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The BBC's Karen Bowerman
"Overall children's teeth are improving"
 real 28k

Friday, 23 June, 2000, 09:46 GMT 10:46 UK
Snacking 'rots children's teeth'
Dentist
Many children have poor teeth
by the BBC's consumer affairs correspondent Karen Bowerman

It's every child's nightmare, though most of us have known it for years, that eating too much sugary food and consuming too many acidic drinks means trouble for teeth.

According to research carried out by the Department of Health more than half of youngsters in Britain suffer from tooth decay.

The survey, on the link between dental health and diet, suggests children still eat huge amounts of sugary and acidic food - a trend which actually increases with age - even though older children are more aware sweets and fizzy drinks damage their teeth.

The survey of 1,700 children is the most comprehensive research carried out on the link between diet and dental health.

'Teeth are improving'

Its results act as a warning to children and parents that among 7-10 year olds in particular, there is a significant link between sugary food and tooth decay.

The findings paint a poor picture of our children's dental health - though the government is quick to point out that overall, their teeth are improving.

But it seems 53% of those aged between four and 18 in Britain suffer from dental decay - with the number of cases highest in Scotland, (66%) and lowest in London and the South East (44%).

It is a problem that appears to get worse with age.

Dental decay in some form affects 37% of those aged between four and six, 55% of seven to 10 year olds, 51% of 11-14 year olds and 67% of 15-18 year olds.

Researchers discovered 35% of the entire age group were also found to have unhealthy gums. This was the case in 16% of those aged between four and six and 44% of 11-18 year olds.

Fizzy danger


Soft drink
Children drink too many soft drinks

More than half of those aged between four and 18 also suffered from dental erosion - when acid found for example in fizzy drinks and some fruit juices directly rots the teeth.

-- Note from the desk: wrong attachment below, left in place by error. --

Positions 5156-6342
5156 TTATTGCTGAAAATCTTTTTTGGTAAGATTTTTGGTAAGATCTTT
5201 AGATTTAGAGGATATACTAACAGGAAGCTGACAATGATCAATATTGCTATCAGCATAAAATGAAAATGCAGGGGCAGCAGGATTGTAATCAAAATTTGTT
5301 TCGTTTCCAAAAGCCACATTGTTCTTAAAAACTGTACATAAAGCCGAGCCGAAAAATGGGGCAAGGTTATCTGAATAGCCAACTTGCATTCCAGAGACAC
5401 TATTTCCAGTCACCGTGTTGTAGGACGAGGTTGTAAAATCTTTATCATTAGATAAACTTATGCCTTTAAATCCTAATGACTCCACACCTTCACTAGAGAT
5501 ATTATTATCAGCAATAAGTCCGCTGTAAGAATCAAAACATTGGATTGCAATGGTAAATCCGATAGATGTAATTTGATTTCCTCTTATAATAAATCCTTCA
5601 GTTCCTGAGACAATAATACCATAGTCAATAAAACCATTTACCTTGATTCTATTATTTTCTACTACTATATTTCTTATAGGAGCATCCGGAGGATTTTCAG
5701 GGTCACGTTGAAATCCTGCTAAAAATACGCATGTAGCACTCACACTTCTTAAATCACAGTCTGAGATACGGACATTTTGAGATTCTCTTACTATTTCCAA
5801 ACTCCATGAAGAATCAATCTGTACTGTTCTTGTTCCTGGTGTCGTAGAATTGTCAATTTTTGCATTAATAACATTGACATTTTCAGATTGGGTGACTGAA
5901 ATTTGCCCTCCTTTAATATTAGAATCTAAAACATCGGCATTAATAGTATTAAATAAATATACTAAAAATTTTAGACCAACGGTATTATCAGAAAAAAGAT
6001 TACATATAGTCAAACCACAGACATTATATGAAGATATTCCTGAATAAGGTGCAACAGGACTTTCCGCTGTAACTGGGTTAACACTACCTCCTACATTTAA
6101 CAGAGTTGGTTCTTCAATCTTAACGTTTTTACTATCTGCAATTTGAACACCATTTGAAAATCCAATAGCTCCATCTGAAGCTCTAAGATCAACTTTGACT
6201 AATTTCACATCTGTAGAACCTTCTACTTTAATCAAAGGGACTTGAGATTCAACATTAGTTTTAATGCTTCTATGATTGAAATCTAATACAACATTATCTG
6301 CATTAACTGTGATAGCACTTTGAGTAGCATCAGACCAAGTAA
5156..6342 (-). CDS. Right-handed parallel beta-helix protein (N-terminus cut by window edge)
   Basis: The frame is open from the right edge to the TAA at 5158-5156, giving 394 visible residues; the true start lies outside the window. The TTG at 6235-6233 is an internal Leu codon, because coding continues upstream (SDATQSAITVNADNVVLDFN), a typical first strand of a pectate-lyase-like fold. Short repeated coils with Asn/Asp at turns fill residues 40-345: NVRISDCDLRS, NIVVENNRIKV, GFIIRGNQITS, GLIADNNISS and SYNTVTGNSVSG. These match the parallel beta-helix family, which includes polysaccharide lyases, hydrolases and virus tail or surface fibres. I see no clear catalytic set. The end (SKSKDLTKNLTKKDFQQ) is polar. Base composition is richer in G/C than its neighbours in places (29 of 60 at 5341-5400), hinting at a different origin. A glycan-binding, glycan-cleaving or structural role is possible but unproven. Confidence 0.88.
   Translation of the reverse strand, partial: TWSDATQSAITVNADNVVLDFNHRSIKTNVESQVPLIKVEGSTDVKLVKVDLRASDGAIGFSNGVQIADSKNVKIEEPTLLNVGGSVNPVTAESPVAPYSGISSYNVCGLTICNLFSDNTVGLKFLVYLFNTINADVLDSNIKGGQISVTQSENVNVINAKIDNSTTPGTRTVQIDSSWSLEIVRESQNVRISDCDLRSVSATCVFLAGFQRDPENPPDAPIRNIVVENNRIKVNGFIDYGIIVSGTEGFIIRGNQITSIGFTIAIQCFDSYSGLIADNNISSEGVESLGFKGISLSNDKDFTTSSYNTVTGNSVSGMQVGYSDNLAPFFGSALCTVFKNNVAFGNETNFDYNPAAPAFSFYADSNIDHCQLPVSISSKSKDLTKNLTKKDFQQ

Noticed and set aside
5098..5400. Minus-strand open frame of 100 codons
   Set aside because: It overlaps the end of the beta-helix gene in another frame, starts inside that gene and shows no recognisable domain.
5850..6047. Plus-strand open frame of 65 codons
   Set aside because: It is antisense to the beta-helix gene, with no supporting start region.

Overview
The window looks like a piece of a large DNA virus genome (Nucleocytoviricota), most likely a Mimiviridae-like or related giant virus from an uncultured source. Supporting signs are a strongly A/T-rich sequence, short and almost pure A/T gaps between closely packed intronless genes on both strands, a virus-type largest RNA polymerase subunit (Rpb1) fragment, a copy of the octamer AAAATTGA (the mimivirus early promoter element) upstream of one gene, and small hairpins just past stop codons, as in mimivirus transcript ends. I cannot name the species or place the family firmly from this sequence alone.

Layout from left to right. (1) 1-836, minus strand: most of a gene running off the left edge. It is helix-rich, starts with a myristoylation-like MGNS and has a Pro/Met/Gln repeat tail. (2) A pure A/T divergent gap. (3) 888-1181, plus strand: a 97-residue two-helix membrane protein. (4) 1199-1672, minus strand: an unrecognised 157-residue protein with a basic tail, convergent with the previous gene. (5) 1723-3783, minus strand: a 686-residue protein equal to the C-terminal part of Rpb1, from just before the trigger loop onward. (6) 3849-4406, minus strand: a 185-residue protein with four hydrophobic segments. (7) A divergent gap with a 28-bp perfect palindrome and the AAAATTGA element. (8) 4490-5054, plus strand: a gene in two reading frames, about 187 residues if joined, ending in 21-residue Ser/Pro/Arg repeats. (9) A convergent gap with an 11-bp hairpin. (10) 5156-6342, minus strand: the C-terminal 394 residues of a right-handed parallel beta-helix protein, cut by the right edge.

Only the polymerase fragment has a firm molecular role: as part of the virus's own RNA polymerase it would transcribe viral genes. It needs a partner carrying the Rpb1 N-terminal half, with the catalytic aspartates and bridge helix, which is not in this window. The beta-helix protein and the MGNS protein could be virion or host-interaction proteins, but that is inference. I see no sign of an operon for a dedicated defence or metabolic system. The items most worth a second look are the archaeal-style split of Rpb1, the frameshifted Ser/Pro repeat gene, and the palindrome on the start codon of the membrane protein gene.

This significantly increased among teenagers, as did the consumption of such drinks.

But despite the incidence of tooth decay and erosion, the majority of youngsters do seem to be aware of the importance of dental hygiene - two thirds of them brush their teeth twice a day.

Most have visited the dentist at least once. Those who said they went for regular check ups were also found to have significantly less decay.

The findings of the research, based on interviews and dental examinations of children across the country, will be used to reinforce the message to youngsters, that if they take good care of their teeth most dental disease can be prevented.

Health Minister Lord Philip Hunt said: "The necessity of eating a wide range of foods necessary for healthy growth and development into maturity is obviously important.

"In general terms childrens' teeth are improving. However, most dental disease is preventable and many of the findings in this detailed report reinforce key existing oral health promotion messages.

Ministers plan to publish plans for modernising NHS dentistry later this summer.

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See also:

07 Jun 00 | Health
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09 Apr 00 | Health
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31 Jan 00 | Health
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22 Dec 99 | Health
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